Fiction Ruined My Family
Fiction Ruined My Family
By Jeanne Darst
Riverhead Hardcover, Hardcover, 9781594488146, 320pp.
Publication Date: September 29, 2011
The family uproots and moves from St. Louis to New York. Jeanne's father writes one novel, and then another, which don't find publishers. This, combined with her mother's burgeoning alcoholism -- nightly booze- fueled weepathons reminiscing about her fancy childhood -- lead to financial disaster and divorce. And as Jeanne becomes an adult, she is horrified to discover that she is not only a drinker like her mother, but a writer like her father.
At first, and for years, she embraces both - living in an apartment with no bathroom, stealing food from her babysitting gigs, and raising rent money by riding the subway topless, or performing her one woman show in her living room. Until gradually, she realizes that this life has not been thrust on her in some handing-down-of-the-writing-mantle-way. She has chosen it; and until she can stop putting drinking and writing ahead of everything else, it's a questionable choice. She writes, "For a long time I was worried about becoming my father. Then I was worried about becoming my mother. Now I was worried about becoming myself."
Ultimately, Jeanne sets out to discover if a person can have the writing without the ruin, if it's possible to be both sober and creative, ambitious and happy, a professional author and a parent.
Filled with brilliantly flawed, idiosyncratic characters and punctuated by Darst's irreverent eye for absurdity, "Fiction Ruined My Family" is a lovingly told, wickedly funny portrait of an unconventional life.
“A darkly comic account. . . Highly entertaining.”—The New Yorker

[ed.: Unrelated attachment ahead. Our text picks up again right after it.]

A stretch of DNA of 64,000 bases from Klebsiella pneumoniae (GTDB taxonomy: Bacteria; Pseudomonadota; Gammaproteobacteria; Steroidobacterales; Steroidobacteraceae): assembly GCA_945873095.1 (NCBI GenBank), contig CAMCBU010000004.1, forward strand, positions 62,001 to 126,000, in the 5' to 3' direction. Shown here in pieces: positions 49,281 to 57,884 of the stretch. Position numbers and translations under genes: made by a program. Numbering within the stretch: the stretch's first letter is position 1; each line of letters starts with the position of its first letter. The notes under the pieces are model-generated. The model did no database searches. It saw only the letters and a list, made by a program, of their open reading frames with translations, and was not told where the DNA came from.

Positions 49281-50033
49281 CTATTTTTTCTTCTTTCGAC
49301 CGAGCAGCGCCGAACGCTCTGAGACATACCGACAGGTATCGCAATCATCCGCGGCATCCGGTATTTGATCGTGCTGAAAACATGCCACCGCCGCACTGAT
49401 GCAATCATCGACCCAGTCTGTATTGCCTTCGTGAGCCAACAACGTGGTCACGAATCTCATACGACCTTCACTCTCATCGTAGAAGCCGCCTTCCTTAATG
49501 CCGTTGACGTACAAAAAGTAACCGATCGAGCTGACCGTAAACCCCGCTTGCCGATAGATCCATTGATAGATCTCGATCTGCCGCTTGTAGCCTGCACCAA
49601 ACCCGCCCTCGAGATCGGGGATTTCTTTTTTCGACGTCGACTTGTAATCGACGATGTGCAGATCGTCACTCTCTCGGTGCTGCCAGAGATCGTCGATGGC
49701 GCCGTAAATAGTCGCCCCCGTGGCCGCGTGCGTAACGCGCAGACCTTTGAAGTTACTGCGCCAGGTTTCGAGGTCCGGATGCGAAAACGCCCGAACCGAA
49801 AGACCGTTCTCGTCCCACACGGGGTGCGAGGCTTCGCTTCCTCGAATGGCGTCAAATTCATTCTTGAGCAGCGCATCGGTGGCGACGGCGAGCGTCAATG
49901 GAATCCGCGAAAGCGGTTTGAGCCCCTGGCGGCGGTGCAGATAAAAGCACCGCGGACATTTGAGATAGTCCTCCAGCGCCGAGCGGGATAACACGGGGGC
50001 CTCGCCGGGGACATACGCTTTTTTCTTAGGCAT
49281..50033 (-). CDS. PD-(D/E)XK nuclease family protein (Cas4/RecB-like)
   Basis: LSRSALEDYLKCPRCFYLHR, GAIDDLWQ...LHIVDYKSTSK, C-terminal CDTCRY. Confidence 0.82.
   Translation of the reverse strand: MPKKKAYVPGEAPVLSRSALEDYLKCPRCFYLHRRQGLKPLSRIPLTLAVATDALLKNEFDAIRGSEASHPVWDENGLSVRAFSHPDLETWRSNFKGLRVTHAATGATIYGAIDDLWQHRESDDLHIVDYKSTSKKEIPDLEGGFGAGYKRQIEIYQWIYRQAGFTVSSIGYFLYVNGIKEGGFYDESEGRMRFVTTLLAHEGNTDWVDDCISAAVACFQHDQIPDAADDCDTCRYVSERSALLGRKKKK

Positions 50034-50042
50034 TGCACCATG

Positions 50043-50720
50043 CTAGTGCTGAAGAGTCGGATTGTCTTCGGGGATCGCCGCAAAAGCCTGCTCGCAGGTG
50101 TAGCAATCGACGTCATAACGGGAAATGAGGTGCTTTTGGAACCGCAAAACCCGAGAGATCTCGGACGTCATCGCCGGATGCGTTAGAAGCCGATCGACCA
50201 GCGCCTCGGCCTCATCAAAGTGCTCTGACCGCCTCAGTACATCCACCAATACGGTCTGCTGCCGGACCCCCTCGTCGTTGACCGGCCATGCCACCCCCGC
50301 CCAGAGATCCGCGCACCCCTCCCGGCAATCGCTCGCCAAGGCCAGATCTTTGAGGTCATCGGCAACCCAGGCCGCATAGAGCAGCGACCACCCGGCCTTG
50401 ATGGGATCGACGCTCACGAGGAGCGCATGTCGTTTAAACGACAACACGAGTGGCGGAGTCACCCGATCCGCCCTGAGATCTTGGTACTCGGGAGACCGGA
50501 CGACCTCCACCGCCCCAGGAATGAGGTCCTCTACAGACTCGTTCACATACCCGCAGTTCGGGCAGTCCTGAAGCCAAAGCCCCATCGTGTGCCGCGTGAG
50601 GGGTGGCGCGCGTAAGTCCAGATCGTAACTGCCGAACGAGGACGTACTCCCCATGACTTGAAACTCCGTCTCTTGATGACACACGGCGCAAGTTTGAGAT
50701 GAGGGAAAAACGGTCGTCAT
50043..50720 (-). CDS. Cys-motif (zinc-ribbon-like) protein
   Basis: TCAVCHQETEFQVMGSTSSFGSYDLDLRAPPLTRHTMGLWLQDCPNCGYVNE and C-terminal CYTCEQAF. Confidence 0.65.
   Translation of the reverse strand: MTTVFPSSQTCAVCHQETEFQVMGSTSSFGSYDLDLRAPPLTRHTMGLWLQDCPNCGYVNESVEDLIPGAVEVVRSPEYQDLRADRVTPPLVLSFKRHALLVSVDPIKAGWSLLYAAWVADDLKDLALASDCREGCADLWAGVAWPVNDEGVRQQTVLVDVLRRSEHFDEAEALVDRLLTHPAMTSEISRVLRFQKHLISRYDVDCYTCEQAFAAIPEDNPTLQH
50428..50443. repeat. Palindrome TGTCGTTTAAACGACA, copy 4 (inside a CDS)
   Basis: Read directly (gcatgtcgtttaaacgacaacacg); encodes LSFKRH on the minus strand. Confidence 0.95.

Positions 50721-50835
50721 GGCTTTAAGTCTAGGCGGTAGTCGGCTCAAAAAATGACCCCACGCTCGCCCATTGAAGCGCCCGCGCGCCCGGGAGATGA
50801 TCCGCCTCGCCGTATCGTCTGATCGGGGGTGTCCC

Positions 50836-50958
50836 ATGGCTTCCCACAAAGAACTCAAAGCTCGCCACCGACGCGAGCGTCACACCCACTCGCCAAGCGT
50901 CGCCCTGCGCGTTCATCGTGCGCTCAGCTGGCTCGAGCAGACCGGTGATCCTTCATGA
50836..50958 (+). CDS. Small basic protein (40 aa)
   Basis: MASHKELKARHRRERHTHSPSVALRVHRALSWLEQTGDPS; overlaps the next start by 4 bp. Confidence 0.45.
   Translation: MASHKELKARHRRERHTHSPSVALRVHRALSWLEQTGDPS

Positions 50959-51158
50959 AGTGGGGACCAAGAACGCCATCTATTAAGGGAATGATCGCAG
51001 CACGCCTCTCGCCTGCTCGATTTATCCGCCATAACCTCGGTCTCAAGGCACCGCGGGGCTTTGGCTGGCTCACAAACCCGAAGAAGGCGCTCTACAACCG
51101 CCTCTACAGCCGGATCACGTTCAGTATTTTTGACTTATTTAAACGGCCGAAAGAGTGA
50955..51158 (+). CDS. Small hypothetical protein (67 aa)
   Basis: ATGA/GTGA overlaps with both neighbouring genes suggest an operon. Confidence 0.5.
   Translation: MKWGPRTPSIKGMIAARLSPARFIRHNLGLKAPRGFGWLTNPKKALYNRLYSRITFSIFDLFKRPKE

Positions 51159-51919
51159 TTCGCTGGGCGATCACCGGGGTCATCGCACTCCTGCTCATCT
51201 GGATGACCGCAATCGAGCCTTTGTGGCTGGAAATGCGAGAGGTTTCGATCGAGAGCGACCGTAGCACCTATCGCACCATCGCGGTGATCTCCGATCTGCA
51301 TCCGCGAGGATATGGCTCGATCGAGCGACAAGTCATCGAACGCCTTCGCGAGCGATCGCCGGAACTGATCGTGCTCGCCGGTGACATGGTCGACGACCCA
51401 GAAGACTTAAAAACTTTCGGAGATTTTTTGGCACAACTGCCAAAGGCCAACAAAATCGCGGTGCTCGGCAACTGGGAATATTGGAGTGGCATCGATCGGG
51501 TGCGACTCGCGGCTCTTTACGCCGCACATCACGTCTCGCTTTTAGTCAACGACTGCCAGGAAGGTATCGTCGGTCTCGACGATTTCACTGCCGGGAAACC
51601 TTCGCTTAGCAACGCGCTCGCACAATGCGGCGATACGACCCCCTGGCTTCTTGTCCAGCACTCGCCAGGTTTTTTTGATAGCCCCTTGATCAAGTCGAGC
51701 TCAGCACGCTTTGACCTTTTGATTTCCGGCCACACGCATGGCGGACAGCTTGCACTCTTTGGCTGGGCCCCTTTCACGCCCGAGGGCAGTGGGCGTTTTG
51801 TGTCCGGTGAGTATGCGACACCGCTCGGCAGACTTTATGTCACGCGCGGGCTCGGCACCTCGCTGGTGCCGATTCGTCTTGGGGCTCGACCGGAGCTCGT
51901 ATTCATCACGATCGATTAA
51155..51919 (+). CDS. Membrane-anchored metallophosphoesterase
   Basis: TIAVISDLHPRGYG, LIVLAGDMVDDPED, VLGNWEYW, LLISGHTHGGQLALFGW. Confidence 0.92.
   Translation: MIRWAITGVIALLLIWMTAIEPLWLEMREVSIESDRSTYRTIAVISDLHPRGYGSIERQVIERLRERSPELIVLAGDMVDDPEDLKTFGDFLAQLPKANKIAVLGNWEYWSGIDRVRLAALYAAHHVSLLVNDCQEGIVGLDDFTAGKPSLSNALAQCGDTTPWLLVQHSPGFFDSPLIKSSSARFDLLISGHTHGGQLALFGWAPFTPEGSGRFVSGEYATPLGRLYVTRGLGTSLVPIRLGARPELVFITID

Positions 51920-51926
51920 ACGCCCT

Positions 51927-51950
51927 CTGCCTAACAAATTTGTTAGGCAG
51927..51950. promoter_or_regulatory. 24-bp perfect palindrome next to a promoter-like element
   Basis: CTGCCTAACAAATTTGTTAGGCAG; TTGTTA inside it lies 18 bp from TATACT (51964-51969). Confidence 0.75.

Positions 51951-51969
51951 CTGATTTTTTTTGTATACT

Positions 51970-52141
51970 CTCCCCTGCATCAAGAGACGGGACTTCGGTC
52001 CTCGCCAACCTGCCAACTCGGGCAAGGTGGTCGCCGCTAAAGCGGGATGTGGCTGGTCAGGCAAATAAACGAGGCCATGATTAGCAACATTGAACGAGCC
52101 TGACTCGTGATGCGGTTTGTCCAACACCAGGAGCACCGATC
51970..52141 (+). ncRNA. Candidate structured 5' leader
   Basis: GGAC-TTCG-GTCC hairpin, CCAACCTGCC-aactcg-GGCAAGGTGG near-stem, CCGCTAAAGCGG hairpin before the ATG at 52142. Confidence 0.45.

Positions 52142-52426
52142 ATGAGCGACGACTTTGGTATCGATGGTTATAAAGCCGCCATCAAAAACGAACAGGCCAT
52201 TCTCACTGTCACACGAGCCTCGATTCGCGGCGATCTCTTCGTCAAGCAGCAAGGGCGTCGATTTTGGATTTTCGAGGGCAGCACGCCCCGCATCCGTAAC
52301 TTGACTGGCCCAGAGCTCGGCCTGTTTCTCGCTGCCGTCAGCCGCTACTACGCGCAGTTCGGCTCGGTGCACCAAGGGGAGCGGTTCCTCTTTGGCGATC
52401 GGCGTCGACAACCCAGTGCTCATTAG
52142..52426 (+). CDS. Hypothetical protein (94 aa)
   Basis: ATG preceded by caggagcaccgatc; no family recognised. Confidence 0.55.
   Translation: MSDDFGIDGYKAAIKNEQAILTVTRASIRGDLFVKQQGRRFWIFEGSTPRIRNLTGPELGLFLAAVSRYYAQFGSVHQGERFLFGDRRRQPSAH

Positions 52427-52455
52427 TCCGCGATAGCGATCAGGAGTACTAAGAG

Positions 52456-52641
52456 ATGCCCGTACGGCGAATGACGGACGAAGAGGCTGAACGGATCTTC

“Fiction Ruined My Family reads like a script for performance art, a rapid stand-up routine, careless and wisecracky, signaling moments for the audience to respond to a punch line by clapping. The tinkle of glasses subsides; the performer makes a grimace, takes a bow, goes on. Yet genuine pain is explored - for the dangerous ambitions of fame and achievement and the really dangerous distractions of carelessness with loved ones.”—The San Francisco Chronicle
“The wisecracking, ultrahip but ultimately tragic voice in "Fiction Ruined My Family" — part stand-up comedy, part Lie Down in Darkness — is fetching and fast and fun, and it's only after you fully understand the trauma at the heart of her family, the neglect that bordered on child abuse, that the sadness kicks in.”—The Chicago Tribune
“ There’s nothing rare these days about a memoir of unconventional parents and a difficult childhood, but Darst brings freshness and often startling humor to her own story - which helps balance its more serious second half, in which alcoholism (parental and not) is decreasingly hidden behind charm.”—The Boston Globe
“[A] winningly snarky memoir.”—The New York Times
"The girl's got flair."—Entertainment Weekly
“Jeanne Darst’s memoir about growing up in a hard-drinking family with big literary dreams is hilarious, heartbreaking, and inspiring.”—Marie Claire